How To Be The Most Productive Person In Your Office — And Still Get Home By 5:30 PM
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Some days the to-do list seems bottomless. Just looking at it is exhausting.
We all want to know how to stop being lazy and get more done. Below, Cal Newport talks to The Week, and shares his secrets on how you can better manage your time, stop being lazy, get more done — and be finished by 5:30. Let’s get to work.
1. To-do lists are evil. Schedule everything.
To-do lists by themselves are useless. They’re just the first step. You have to assign them time on your schedule. Why?
It makes you be realistic about what you can get done. It allows you to do tasks when it’s efficient, not just because it’s #4.
Until it’s on your calendar and assigned an hour, it’s just a list of wishful thinking.
Want to stop procrastinating? Schedule. Here’s Cal:
“Assigning work to times reduces the urge to procrastinate. You are no longer deciding whether or not to work during a given period; the decision is already made.”
2. Assume you’re going home at 5:30, then plan your day backwards.
Work will fill the space it’s given. Give it 24/7 and guess what happens?
You need boundaries if you want work/life balance. But this also helps you work better because it forces you to be efficient.
By setting a deadline of 5:30 and then scheduling tasks you can get control over that hurricane of duties.
Cal calls it “fixed schedule productivity”:
“Fix your ideal schedule, then work backwards to make everything fit — ruthlessly culling obligations, turning people down, becoming hard to reach, and shedding marginally useful tasks along the way. My experience in trying to make that fixed schedule a reality forces any number of really smart and useful in-the-moment productivity decisions.”
3. Make a plan for the entire week.
It’s simpler than you think. What’s really necessary?
Just one hour every Monday morning. Here’s Cal:
“Every Monday I lay out a plan for the week. I go through my inbox, I go through my task list, I go through my calendar, and try to come away with the best thing to do with each day this week. I write it in an email and I send it to myself and leave it in my inbox because that’s a place I know I will see it every day and I’ll be reminded of it multiple times throughout the day.”
4. Do very few things, but be awesome at them.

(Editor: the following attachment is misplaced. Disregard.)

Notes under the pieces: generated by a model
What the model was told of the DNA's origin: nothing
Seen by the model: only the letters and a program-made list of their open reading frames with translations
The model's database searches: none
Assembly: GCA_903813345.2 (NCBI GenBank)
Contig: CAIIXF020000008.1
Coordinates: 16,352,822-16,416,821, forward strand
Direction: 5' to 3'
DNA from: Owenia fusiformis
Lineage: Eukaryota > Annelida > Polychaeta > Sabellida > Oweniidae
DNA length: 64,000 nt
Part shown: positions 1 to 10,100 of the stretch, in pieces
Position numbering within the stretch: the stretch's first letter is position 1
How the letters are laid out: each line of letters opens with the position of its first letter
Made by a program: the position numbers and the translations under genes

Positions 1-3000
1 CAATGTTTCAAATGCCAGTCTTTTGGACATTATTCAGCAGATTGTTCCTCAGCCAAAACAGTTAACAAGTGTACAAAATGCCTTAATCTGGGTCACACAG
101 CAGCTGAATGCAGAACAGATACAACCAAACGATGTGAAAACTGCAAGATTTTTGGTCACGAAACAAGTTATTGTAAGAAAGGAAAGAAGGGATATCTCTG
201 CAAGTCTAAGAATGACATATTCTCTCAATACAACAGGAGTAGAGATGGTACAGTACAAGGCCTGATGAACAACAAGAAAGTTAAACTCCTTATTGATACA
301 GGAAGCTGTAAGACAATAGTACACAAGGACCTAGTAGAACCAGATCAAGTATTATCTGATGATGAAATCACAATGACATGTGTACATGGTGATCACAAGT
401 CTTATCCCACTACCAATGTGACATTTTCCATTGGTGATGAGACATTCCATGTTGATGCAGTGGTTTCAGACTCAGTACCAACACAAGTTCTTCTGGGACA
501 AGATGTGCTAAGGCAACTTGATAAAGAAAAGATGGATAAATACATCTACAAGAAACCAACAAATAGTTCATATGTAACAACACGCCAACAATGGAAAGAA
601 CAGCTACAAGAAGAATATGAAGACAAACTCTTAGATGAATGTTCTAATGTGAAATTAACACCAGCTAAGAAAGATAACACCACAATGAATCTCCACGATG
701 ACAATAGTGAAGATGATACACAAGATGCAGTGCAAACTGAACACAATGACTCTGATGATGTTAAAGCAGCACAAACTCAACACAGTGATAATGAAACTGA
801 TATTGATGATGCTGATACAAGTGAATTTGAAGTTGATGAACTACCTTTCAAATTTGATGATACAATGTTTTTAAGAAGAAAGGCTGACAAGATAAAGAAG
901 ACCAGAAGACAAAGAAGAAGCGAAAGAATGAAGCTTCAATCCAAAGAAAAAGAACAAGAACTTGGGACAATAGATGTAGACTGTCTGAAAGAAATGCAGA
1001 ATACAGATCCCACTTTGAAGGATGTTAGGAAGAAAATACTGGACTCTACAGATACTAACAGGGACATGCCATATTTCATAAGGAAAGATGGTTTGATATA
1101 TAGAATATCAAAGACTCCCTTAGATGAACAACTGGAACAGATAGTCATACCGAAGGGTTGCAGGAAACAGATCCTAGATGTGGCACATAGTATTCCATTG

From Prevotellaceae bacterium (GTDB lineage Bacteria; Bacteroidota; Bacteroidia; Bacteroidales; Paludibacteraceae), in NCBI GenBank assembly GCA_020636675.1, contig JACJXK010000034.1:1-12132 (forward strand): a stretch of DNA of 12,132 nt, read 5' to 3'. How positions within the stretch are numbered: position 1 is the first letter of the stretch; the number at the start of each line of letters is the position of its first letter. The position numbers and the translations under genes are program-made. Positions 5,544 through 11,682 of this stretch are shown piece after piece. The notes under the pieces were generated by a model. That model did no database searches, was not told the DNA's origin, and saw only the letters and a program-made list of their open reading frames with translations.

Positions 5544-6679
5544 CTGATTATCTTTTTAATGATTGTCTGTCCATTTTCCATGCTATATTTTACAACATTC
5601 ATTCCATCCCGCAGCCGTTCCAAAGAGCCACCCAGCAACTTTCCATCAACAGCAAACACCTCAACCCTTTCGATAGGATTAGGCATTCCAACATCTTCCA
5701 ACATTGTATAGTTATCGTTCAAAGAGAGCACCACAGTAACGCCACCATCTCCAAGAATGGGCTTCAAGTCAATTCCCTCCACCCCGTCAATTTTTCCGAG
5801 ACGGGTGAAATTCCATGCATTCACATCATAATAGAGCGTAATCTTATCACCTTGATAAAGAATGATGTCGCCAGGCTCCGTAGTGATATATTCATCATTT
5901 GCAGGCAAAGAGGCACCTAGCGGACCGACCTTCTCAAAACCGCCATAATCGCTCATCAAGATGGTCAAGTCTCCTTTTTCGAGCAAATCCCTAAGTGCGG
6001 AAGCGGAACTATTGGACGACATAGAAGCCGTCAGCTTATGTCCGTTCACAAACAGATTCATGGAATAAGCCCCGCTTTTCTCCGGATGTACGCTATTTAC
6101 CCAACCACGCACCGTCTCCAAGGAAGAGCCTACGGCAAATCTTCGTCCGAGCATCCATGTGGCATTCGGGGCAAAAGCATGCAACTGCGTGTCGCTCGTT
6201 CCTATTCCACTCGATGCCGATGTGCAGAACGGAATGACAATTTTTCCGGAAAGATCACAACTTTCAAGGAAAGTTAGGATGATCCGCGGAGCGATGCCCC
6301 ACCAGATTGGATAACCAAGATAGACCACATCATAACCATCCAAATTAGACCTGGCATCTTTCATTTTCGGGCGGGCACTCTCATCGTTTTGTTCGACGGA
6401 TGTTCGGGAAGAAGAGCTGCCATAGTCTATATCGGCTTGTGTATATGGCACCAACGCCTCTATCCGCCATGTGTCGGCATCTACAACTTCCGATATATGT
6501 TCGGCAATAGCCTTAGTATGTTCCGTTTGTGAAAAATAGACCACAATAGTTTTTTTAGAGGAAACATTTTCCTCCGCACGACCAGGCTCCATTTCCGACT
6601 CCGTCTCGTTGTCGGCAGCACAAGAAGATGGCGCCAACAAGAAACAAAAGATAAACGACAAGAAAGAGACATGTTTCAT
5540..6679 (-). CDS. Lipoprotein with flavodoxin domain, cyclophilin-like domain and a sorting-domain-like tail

You need to do fewer things. Everything is not essential. You say “yes” to more than you need to.
Ask “What’s creating real value in my life?” And then eliminate as much of the rest as you can.
“You’re judged on what you do best so if you want to have as much success as possible you’re always better off doing fewer things but doing those things better. People say yes to too much. I say no to most things. I’m ruthless about avoiding or purging tasks if I realize they’re just not providing much value.”
5. Do less shallow work — focus on the deep stuff.
All work is not created equal. Cal says knowledge workers deal with two fundamentally different types of work, shallow and deep:
“Shallow work is little stuff like email, meetings, moving information around. Things that are not really using your talents. Deep work pushes your current abilities to their limits. It produces high value results and improves your skills.”
Cal has it right: Shallow work stops you from getting fired — but deep work is what gets you promoted.
Cal’s five big tips:
- To-do lists are evil. Schedule everything.
- Assume you’re going home at 5:30, then plan your day backwards.
- Make a plan for the entire week.
- Do very few things, but be awesome at them.
- Do less shallow work — focus on the deep stuff.
Schedules and plans sound cold and clinical but the end result couldn’t be farther from that. You’ll be less stressed, create more time for friends and family, and make things you can be proud of.
To find out all the ways to get more done in less time, check out the full article here.
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